Naomi Alderman's The Power reimagines our world where the power dynamics between men and women are flipped. In her novel, women develop a biological weapon, an evolutionary trait that is suddenly reawakened by young girls. This electric power can debilitate and hurt others, making them physically threatening to all those around them. Throughout the world, women begin experimenting, training, and using their new ability to fight their oppressors. They create armies, establish new countries, and rapidly overturn our male-dominated society. Men soon feel threatened by this new strength as they lose the control and security they’ve long been accustomed to. While attempts to suppress and ‘cure’ women arise, the world is fundamentally changed and not for the better.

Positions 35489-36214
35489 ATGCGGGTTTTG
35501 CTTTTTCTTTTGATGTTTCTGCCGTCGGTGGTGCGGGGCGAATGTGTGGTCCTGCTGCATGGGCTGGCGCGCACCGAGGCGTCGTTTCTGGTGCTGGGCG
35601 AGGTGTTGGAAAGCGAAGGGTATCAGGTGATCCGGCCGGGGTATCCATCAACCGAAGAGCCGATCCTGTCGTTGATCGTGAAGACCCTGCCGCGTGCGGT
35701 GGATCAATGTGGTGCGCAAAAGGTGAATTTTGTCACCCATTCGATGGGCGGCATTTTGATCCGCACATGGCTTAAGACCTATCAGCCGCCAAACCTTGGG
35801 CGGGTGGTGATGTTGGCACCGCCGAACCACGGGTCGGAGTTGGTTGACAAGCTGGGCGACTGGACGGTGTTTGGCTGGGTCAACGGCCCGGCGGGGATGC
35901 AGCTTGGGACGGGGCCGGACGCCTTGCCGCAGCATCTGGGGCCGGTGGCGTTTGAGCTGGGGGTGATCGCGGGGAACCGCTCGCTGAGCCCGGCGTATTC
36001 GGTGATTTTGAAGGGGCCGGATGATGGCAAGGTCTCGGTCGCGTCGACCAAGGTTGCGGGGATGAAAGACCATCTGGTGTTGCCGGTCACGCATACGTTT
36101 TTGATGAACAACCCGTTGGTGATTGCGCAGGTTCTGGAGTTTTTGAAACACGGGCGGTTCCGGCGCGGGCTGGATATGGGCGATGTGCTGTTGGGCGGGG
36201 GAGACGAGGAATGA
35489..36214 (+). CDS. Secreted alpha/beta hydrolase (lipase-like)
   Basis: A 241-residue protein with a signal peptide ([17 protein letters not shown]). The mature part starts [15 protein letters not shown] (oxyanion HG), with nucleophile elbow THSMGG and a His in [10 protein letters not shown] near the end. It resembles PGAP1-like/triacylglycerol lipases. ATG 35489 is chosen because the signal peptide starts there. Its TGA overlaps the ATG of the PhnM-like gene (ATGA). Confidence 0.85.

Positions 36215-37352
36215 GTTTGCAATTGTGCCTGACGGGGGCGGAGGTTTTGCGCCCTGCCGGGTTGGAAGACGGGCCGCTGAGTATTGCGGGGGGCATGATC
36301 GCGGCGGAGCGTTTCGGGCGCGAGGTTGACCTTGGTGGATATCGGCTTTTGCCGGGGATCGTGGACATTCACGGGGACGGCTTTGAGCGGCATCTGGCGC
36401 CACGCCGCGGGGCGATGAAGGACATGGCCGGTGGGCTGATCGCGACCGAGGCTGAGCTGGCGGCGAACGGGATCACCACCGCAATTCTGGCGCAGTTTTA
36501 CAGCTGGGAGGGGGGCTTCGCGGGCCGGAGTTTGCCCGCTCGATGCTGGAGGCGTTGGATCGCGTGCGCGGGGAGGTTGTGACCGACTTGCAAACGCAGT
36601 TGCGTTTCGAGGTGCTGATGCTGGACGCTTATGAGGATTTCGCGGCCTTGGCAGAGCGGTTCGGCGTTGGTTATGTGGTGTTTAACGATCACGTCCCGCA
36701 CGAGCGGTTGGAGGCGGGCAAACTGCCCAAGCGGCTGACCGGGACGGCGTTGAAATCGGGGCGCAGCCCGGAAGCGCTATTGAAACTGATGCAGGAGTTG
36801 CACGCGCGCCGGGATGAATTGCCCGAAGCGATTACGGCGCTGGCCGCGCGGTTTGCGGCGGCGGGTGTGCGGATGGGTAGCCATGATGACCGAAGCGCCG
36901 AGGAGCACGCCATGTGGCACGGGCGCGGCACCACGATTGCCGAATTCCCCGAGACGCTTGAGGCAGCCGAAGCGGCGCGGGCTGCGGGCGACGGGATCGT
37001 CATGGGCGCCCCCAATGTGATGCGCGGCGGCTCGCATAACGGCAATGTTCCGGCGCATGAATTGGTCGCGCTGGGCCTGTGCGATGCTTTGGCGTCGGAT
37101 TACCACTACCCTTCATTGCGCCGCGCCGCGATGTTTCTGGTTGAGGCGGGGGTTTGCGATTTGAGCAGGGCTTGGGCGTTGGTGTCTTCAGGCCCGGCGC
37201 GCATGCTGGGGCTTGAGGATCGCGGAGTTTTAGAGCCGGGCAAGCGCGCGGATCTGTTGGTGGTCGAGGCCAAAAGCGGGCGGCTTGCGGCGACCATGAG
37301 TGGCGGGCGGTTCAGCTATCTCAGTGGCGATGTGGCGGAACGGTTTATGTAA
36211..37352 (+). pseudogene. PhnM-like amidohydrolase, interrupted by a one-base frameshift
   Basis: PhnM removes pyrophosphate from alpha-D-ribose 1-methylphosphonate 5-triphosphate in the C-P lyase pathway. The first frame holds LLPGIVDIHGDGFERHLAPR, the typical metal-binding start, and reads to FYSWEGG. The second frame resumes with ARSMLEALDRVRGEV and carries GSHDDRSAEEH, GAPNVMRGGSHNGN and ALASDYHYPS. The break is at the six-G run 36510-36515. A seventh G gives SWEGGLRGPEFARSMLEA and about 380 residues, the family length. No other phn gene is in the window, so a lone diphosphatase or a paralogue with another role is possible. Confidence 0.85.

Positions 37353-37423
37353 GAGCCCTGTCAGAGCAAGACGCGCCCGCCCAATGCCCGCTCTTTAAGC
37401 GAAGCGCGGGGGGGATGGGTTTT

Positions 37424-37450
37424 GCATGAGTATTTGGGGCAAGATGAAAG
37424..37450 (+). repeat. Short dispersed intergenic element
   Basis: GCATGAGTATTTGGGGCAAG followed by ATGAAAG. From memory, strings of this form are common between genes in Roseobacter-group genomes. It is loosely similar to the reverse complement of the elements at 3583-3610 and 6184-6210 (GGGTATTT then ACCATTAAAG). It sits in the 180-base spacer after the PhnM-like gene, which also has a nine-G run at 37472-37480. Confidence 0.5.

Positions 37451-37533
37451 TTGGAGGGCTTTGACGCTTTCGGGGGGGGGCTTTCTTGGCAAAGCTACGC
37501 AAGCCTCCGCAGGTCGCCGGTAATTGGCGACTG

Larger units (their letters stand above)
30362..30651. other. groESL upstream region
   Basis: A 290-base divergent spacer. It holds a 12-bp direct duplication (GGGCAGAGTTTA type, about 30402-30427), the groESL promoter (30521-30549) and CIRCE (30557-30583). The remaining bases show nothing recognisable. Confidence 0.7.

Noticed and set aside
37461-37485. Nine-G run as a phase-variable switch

To say The Power is timely would be an understatement. As opposed to The Handmaid’s Tale, where female autonomy is stripped, Alderman allows us to imagine a new and thrilling world where women have all the control. We are introduced to multiple perspectives, both male and female, as they navigate new sensations of power and powerlessness. While momentarily gratifying, Alderman doesn’t shy away from the extreme imbalance. She reveals the abuses of power by women as they mercilessly attack and control men. While difficult to read, Alderman makes it clear that these abuses already exist in our own world and are often perpetrated by men. She forces the reader to acknowledge how power functions regardless of gender, how easily it can be used for violence instead of good. The Power is a smart and provocative novel, one that is closer to reality than we realize.